African National Congress, Lisa Brock, Dennis Brutus, Basil Clunie, Caroline Elkins, Coalition for Illinois' Divestment from South Africa, Female circumcision, Africa, Kenya, Nelson Mandela, Mau Mau, Northwestern University, Alan Paton, Kikuyu (African people)
Political Science | Political Theory | Race and Ethnicity | Race, Ethnicity and Post-Colonial Studies | Work, Economy and Organizations
Length: 96 minutes
Oral history interview of Njoki Kamau by Christian Tulp
In this interview, Njoki Kamau Kamau recalls her childhood in Kenya under British colonialism and during the Mau Mau rebellion. She explains the Kukuyu traditions of her childhood and the effects the rebellion had on her family. She recalls her first experiences with racism in the United States and her struggles at Northwestern University. She explains how her childhood under colonialism dramatically influenced her later activism. She then explains how her participation in the divestment movement began with conversations with Dennis Brutus, a Northwestern professor from South Africa, regarding the Apartheid government. Kamau recounts Northwestern’s resistance to divest and the support she and other Northwestern activists received from organizations like CIDSA. She recalls her trip to South Africa and the focus of her Mission Counseling organization while there, and her larger work against racism, xenophobia, and colonialism. She describes her reactions to Mandela’s release and U.S. visit years later, to Reagan’s election and his policies on South Africa, and her feelings about the fall of Apartheid, Kenya’s independence, and Obama’s presidency.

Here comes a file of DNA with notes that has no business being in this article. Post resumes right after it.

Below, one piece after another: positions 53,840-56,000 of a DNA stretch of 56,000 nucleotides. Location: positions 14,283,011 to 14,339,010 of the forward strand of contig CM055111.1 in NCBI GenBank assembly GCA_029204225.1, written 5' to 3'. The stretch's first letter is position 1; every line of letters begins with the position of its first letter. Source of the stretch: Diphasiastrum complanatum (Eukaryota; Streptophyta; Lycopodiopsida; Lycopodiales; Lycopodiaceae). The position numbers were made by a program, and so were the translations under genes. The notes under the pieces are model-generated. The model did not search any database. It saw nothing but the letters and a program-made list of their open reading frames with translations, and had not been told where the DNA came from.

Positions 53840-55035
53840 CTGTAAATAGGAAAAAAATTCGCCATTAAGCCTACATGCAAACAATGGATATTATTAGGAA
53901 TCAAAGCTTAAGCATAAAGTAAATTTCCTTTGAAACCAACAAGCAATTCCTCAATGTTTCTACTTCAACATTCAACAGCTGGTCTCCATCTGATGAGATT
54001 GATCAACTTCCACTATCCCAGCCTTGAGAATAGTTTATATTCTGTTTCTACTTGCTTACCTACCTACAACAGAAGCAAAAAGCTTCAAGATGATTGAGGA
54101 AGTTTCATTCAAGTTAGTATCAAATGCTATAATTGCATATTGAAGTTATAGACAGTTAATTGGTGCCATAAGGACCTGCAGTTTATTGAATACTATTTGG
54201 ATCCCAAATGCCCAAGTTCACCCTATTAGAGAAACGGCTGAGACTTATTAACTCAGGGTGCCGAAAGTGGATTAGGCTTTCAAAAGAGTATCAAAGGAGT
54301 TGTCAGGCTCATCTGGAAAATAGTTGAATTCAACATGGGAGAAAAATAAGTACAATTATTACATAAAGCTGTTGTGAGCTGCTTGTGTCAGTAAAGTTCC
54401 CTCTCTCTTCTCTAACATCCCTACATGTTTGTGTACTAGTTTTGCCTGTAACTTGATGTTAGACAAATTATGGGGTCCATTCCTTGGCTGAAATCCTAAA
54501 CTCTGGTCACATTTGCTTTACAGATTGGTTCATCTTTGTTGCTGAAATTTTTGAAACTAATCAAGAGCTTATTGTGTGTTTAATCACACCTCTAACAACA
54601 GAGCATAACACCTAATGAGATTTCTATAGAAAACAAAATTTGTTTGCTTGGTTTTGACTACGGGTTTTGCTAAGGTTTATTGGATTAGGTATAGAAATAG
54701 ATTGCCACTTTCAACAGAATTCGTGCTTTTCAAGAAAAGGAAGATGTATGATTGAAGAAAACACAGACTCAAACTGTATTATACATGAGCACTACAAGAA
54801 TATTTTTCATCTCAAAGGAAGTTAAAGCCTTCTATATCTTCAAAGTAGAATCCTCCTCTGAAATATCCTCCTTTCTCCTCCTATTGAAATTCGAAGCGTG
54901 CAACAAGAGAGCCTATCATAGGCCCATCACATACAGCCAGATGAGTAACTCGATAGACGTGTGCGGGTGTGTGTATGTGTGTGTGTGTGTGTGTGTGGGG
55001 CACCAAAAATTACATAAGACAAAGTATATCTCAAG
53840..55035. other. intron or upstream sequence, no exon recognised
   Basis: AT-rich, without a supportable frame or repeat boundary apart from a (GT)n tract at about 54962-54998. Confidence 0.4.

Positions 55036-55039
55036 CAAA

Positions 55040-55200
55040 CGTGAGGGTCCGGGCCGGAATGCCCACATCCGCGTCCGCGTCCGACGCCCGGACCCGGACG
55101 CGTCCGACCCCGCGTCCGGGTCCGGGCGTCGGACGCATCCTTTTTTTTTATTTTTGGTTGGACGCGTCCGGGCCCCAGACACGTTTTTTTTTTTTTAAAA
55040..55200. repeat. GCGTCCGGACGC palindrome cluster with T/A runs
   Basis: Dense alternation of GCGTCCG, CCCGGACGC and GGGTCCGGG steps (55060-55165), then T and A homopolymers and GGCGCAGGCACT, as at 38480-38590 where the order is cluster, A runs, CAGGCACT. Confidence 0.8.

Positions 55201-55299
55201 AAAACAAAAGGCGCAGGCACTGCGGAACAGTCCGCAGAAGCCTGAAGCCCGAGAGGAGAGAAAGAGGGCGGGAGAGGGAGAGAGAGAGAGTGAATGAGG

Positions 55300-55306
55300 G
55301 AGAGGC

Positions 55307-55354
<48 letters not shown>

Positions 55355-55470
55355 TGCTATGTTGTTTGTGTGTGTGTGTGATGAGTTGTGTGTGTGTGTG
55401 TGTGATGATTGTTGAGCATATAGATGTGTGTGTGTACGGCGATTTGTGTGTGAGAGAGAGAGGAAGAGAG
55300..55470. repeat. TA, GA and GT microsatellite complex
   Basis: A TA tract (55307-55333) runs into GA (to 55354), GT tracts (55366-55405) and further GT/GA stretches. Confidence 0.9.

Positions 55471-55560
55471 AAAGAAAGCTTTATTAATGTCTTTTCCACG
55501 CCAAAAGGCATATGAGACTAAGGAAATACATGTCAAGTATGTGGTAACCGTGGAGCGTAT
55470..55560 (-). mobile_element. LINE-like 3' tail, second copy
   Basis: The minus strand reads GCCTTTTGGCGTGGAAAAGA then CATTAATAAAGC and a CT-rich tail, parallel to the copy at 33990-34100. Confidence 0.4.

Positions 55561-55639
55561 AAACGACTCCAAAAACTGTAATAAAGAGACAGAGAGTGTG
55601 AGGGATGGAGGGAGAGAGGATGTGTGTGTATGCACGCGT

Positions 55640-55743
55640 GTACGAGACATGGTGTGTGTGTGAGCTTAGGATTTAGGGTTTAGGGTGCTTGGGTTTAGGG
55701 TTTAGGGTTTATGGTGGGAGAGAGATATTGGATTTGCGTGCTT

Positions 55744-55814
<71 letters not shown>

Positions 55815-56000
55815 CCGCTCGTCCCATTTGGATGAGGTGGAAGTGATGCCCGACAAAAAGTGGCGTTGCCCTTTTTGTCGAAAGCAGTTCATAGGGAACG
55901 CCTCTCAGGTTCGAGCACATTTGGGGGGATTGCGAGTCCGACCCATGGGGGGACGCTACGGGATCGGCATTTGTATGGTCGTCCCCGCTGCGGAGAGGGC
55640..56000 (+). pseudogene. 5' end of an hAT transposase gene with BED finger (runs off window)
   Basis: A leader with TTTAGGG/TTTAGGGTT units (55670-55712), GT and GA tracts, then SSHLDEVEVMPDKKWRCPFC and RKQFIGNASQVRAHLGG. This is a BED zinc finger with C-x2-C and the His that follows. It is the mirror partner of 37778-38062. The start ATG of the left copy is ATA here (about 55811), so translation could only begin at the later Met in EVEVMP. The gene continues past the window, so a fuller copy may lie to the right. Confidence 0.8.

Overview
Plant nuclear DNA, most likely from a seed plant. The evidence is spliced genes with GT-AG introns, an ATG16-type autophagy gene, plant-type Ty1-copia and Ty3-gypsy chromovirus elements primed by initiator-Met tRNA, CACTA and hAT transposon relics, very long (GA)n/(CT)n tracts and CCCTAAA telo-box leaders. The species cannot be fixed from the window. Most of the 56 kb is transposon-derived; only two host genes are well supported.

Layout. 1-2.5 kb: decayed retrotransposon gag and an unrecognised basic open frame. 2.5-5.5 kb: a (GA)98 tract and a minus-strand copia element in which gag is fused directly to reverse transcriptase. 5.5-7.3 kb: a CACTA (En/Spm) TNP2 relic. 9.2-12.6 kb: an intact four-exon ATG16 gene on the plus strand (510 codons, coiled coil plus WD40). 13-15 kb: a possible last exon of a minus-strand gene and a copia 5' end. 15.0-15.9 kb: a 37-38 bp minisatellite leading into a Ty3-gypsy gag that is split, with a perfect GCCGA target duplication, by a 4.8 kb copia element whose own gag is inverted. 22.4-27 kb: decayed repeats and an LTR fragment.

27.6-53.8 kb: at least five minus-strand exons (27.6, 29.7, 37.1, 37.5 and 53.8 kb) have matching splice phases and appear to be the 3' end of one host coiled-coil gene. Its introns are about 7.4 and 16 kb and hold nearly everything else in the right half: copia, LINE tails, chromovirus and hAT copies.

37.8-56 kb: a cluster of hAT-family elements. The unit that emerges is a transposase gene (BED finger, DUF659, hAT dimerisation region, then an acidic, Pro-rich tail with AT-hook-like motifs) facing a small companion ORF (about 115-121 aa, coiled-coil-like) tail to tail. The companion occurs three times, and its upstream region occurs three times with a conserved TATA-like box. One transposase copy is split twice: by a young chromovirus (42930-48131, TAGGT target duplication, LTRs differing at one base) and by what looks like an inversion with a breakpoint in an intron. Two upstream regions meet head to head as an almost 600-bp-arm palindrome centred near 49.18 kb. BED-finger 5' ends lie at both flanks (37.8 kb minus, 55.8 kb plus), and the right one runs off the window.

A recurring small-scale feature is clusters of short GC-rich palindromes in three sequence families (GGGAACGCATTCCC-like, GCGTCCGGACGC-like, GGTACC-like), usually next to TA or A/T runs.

Tulp, Christian. "Interview with Njoki Kamau" (Fall 2009). Oral Histories, Chicago Anti-Apartheid Collection, College Archives & Special Collections, Columbia College Chicago. http://digitalcommons.colum.edu/cadc_caam_oralhistories/24
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Additional FilesInterview with Njoki Kamau.pdf (239 kB)